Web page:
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A California superior-court judge presiding over the conflict-of-interest trial of Superintendent of Public Instruction Bill Honig has ruled that Mr. Honig's defense cannot discuss the merits or successes of the Quality Education Project, the parental-involvement program to which he is accused of steering state contracts.

Patrick Hallinan, Mr. Honig's lawyer, said the ruling will make the case difficult for the defense to win. Mr. Hallinan asked to postpone the trial in order to appeal the judge's ruling, but his request was denied.

Lawyers last week made opening arguments to a jury of seven women and five men, and prosecutors began calling witnesses.

Mr. Honig could be ousted from office and face 12 years in prison if he is convicted of all four felony counts. He is charged with profiting from the contracts awarded to the Q.E.P., which at the time was run by his wife from their San Francisco home. The trial is expected to last through the middle of next month.


Commissioner of Education Thomas Sobol of New York State has backed off of a plan to force the consolidation of many small school districts to save money.

Mr. Sobol said he will continue to push for an examination of 139 districts that might be merged with neighbors. But he acknowledged that local opposition to his plan to seek power to mandate the mergers makes that step unlikely now.

The plan to force consolidations had few backers in the legislature and had not been embraced by Gov. Mario M. Cuomo. Once the review of the districts is complete, state officials said they will look again at how to implement any changes.


The North Dakota Senate has passed an $8 million education-aid bill designed to assist deficit-spending districts.

The Senate, which is controlled by Democrats, passed the bill this month on a 25-to-23 party-line vote.

The leadership of the Republican-controlled House will probably not act on the bill soon, however, according to the measure's principal sponsor, Sen. Bonnie Heinrich, a Democrat.

The bill lost much of its impact, moreover, because it failed to get the two-thirds Senate majority necessary to retain its emergency clause.

The provision would have made the money--about $64 per pupil--available to districts almost immediately and would have warded off the effects of an education-spending cut expected in March, Ms. Heinrich said.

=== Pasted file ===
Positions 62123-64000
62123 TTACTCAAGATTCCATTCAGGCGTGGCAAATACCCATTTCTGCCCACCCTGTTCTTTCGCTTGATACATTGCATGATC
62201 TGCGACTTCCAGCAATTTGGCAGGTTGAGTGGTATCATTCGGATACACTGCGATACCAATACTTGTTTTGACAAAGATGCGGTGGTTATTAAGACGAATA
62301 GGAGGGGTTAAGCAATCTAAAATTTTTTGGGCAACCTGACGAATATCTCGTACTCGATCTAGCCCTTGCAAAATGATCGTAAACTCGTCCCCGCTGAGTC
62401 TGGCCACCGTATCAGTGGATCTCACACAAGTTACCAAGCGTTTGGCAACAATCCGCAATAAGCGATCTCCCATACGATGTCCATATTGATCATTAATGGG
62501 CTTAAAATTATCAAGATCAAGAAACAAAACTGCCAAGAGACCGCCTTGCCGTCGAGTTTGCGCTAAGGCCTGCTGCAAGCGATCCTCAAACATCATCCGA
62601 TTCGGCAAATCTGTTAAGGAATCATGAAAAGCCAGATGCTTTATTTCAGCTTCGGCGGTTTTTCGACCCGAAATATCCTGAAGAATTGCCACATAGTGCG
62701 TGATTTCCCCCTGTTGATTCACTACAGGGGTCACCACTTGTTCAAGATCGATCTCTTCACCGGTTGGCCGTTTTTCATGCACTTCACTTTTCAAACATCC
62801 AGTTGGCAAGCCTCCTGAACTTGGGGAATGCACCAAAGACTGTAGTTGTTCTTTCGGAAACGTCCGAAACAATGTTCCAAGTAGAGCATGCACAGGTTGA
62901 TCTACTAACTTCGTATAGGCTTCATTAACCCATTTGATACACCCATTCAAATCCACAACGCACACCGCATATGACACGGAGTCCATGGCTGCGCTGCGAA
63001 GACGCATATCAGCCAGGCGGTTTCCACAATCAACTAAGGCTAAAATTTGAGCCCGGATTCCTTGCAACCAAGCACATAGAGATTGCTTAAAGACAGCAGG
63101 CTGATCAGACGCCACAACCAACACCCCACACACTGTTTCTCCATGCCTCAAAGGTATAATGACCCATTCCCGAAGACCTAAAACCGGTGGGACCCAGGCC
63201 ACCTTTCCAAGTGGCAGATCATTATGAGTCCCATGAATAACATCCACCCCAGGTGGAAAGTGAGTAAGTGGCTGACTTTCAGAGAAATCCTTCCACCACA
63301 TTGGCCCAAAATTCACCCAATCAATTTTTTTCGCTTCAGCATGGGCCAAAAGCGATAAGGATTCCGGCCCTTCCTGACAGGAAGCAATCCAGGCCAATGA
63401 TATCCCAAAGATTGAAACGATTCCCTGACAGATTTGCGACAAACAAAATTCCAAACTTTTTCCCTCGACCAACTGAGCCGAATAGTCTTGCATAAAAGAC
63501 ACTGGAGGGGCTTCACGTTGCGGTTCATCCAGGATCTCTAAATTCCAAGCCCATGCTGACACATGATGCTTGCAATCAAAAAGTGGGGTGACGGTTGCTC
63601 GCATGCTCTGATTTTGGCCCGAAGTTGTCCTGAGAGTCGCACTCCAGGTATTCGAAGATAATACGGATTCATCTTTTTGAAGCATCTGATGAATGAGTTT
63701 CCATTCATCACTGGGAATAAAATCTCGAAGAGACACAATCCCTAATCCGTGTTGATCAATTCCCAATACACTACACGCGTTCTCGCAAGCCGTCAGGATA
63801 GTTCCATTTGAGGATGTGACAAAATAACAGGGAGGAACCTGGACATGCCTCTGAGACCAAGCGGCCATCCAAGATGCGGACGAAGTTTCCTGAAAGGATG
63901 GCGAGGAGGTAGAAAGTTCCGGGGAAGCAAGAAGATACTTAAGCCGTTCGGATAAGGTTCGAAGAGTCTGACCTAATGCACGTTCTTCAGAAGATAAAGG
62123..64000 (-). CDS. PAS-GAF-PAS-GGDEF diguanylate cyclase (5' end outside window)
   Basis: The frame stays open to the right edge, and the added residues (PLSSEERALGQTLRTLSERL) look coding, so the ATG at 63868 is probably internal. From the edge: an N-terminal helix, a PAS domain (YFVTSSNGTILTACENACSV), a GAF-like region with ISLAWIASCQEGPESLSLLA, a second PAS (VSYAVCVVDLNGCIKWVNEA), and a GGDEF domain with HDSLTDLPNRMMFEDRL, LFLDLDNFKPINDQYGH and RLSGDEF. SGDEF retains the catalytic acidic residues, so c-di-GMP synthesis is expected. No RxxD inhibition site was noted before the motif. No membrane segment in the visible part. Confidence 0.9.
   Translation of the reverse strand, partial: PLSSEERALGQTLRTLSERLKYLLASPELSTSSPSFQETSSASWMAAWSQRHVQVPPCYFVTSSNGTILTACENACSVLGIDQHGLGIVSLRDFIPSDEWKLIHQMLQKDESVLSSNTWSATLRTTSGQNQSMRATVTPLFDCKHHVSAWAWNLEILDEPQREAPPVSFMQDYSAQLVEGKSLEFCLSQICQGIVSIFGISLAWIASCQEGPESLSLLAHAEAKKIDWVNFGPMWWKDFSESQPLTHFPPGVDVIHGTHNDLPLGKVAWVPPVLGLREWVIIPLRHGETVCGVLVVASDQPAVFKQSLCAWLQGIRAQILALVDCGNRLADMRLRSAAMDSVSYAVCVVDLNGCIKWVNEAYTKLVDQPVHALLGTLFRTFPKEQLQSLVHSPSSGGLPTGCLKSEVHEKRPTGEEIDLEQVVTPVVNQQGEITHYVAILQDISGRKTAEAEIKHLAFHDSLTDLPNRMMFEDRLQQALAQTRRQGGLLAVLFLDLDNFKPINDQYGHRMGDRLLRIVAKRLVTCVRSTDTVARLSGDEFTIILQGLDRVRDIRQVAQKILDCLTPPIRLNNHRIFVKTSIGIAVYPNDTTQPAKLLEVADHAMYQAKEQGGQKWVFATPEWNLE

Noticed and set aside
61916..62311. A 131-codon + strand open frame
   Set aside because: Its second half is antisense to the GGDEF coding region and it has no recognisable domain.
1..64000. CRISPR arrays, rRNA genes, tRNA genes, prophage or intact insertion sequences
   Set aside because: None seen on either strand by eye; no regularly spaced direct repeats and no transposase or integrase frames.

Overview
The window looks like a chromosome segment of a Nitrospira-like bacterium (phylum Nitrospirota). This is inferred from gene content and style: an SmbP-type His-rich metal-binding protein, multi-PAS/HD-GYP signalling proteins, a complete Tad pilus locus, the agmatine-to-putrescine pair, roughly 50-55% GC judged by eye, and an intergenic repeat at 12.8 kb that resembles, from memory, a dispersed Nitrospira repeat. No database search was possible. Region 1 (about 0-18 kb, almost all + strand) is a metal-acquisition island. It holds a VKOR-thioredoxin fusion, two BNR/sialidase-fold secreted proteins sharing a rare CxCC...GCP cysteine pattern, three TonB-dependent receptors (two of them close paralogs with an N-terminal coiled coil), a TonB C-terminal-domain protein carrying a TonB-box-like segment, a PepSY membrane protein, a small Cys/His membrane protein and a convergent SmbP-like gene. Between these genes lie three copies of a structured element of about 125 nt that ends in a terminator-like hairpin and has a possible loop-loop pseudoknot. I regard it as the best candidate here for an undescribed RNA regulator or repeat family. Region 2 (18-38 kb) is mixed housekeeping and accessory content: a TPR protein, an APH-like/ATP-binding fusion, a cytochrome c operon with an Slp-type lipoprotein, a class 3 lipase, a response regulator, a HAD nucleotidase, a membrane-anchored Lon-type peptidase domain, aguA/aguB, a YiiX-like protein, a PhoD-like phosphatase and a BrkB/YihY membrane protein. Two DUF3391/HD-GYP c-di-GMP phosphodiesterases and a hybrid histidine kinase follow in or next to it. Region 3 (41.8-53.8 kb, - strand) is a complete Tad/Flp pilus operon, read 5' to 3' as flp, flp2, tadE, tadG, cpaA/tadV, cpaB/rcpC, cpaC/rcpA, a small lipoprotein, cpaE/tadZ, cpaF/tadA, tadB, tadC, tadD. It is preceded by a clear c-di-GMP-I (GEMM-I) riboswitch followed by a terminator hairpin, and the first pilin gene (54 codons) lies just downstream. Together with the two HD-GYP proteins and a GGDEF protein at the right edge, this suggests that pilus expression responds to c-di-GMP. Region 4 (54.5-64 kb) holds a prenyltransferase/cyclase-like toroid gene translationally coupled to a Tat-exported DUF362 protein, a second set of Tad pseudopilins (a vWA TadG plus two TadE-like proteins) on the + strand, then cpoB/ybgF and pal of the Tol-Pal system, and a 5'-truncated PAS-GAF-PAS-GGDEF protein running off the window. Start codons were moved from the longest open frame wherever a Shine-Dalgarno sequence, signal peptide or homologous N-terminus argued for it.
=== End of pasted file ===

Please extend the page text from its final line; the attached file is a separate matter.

In an effort to forestall a judicially imposed restructuring of Missouri's school-finance system, legislative leaders have appointed a joint panel to devise a new funding formula.

A state judge already has heard a legal challenge to the existing formula and is expected to rule in the case within a month.

But lawmakers--who previously have been unable to decide how to overhaul the formula--are anxious to maintain control over the process.


The use of property taxes to pay for public education will become an increasingly contentious issue in Minnesota, according to a state report issued this month.

The report predicts that the aging of the state's population will contribute to increasing tension over how to pay for public education. By early next century, the report predicts, a larger percentage of the state's population will be residents over age 65 who live on fixed incomes.

Local property taxes currently account for 42 percent of funding for precollegiate education in the state.


The federally mandated expansion of the Medicaid program to cover more poor pregnant women and children is not the principal cause of the spiraling cost increases experienced by the states, according to a study by the Henry J. Kaiser Family Foundation.

The study challenges assertions by many state officials that the rise in women's and children's enrollment in Medicaid has been responsible for fiscal pressures on the states.

Federal requirements that states expand coverage for pregnant women and children were responsible for 11 percent of the 4.8 million-person increase in the overall program from 1988 to 1991, according to the study.

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